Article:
You’ve led an equally impressive philanthropic career, serving on the boards of a number of major nonprofit organizations.

Paul figured this out a long time ago. Philanthropy is extremely important. Particularly in case where there is a measurable impact and the underlying objective is missioned-best—whether, for instance, it’s focusing on the medical research or high priority issues or bringing world-class classical music into the reach of more people—you can really have a huge impact. My wife and I, for instance, have also funded the summer honors program at the University of Michigan. It’s totally measurable in terms of the impact on the students’ careers—and the impact has been significant.

If I remember correctly, the honors program focuses on interdisciplinarity. You majored in an interdisciplinary concentration in college: economics and philosophy. The Fellows have also historically come from a diverse array of intellectual disciplines.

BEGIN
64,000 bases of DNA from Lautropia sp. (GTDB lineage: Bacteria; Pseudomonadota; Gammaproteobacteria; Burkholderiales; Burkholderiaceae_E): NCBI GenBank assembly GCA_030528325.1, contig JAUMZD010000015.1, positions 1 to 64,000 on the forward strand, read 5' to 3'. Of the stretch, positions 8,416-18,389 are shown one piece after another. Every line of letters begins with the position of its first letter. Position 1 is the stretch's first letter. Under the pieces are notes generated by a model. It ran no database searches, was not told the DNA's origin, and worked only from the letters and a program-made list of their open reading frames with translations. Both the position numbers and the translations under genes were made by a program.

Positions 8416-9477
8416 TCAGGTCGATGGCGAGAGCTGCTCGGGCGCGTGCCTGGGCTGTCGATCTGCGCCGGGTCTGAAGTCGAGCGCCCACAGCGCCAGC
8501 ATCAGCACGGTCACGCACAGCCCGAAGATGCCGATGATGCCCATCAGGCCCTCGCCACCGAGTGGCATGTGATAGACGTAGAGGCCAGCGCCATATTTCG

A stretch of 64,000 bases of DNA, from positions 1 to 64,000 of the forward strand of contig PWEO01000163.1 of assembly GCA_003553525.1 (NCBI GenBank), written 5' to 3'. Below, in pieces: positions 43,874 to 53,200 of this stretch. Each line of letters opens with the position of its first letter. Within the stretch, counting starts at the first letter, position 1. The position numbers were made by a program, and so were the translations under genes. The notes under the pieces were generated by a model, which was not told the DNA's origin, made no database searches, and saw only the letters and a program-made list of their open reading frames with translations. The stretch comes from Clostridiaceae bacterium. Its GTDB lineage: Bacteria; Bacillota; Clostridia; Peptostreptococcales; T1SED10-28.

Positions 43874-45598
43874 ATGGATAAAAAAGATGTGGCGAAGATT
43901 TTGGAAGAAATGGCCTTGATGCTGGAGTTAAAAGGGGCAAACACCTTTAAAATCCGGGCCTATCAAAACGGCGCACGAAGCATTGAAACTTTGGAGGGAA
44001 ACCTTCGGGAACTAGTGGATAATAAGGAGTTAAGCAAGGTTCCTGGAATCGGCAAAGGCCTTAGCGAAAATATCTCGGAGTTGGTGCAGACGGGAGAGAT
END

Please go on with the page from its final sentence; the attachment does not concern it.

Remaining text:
We live in a complex world, and we have to be nimble thinkers capable of looking outside our immediate worldviews. The Fellows’ diversity of backgrounds speaks to the Fellowship’s real strength in bringing people with interesting backgrounds. The fact that the Fellowship looks for mathematicians, musicians, and writers is great. You can’t look at the world anymore and believe that it’s understandable from one intellectual prism, and it’s great that the Fellowship recognizes this.

Many of our Fellows are graduating in the near future, what sort of advice would you give to them as they are thinking through their future career options?

I think the only advice I’d give is the only advice I’d give my children. Work is really important. Pick something because it has the greatest positive impact on the world, where it also gives you the greatest number of options for what comes later. Don’t take something which is not terribly useful to other people and fails to give you more options.

Interview by Richard Tao (2014), senior advisor to the mayor of Detroit.